John knew both monastic houses of the Armenian Mechitarian Order, and his admirable summation of widely disparate etymological materials in need of review and updating was published in Venice: An Etymological Dictionary of the Indo-European Components of Classical Armenian. Venice: San Lazzaro. 1984.
 
He appreciated the Armenians as surpassing translators (in all its layered meanings) of the cultures around them. Not only Classical Greek texts, but medieval scholastic commentaries and Old French Crusader law exist in unique Armenian translations. John emphasized medical history in his own philological work, but his academic articles in international journals and his frequent long book reviews for the Times (London) Literary Supplement, highlighted Armenia’s and its Diaspora’s momentous, epicyclical influences on world culture down the ages.
 
His work on medical history encompassed a good portion of his academic career:  Bark’ Galianosi: The Greek-Armenian Dictionary to Galen. Anatolian and Caucasian Studies VII. Delmar, New York: Caravan Books 1985, A Medieval Arabic-Armenian Botanical Dictionary. Studien zur Armenischen Geschichte XVI. Vienna: Mechitharisten-Buchdruckerei. 1997, and The Diffusion of Greco-Roman Medicine into the Middle East and the Caucasus (edited with others). Delmar, New York. Caravan Books, 1999.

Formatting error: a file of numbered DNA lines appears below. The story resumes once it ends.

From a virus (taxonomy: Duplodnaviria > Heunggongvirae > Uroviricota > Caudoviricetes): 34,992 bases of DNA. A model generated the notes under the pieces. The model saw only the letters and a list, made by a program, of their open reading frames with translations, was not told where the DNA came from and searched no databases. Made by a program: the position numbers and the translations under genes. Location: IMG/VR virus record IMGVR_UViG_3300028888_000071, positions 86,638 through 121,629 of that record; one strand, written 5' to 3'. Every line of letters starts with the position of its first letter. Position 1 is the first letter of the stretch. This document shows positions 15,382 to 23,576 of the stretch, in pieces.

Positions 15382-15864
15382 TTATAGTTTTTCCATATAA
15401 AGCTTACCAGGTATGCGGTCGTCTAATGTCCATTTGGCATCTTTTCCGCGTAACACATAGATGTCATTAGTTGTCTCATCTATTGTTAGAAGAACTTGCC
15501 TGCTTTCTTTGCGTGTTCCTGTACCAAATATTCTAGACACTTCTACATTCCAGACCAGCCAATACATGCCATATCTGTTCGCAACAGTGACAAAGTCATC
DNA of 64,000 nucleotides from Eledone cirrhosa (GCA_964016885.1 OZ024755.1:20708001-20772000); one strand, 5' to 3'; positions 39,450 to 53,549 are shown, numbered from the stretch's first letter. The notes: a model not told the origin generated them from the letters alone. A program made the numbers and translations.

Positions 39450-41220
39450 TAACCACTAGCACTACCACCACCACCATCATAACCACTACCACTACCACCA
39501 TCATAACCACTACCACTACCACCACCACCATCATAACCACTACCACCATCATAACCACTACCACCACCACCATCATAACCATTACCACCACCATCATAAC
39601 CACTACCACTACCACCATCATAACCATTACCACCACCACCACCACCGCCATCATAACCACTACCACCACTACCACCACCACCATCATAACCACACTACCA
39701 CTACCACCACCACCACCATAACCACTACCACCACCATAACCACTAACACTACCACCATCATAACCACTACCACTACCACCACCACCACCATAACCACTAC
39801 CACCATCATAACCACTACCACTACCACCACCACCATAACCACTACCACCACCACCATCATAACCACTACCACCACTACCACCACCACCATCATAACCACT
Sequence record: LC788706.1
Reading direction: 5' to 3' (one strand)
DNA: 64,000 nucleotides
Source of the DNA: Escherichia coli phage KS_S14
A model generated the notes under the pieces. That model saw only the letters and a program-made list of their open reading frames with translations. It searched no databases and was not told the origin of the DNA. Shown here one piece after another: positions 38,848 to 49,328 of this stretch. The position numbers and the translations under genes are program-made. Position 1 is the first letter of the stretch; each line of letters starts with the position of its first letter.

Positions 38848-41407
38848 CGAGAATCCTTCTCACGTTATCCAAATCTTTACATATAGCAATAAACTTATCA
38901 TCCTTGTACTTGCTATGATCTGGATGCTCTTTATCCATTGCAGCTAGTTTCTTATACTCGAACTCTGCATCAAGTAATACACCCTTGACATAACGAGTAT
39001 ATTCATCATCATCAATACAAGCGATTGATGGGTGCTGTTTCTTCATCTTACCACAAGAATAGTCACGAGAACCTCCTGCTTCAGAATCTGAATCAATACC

One of the most fruitful collaborations was with Prof. Khachaturian, the renowned dialectologist. Dialects are the vibrant life force of any language and remain the most difficult study because of the overwhelming amount of raw data. John helped to create one of the more useful handbooks in the dialectological field:  A Handbook of Armenian Dialectology (with Amalya Khachaturian). Anatolian and Caucasian Studies IX. Delmar, New York. Caravan Book. 1986.
 
John’s academic articles and the literary pieces fill over two score pages and touch upon almost every conceivable topic; however, even as Prof. Jaan Puhvel (then of UCLA) introduced him to Hittite and guided his thesis on the laryngeal, Puhvel also engaged his students in the murky and enticing field of comparative mythologies, whose interpretative tools can be anthropological, sociological, psychological, archaeological, folkloric, and/or philological/literary.
 
So we open and close this bibliographical essay with the eminent influence of Jan Puhvel:
Studies in Honor of Jaan Puhvel. Part .1: Ancient Languages and Philology (edited with others).  Journal of Indo-European Studies Monograph Number 20. Washington: Institute for the Study of Man, 1997, and Studies in Honor of Jaan Puhvel. Part II: Mythology and Religion (edited with others). Journal of Indo-European Studies Monograph Number 21. Washington: Institute for the Study of Man. 1997.  
Virgil Strohmeyer

P.S. The research staff of the Matenadaran expresses sincere condolences to the family of the outstanding Armenologist on the occasion of his passing away.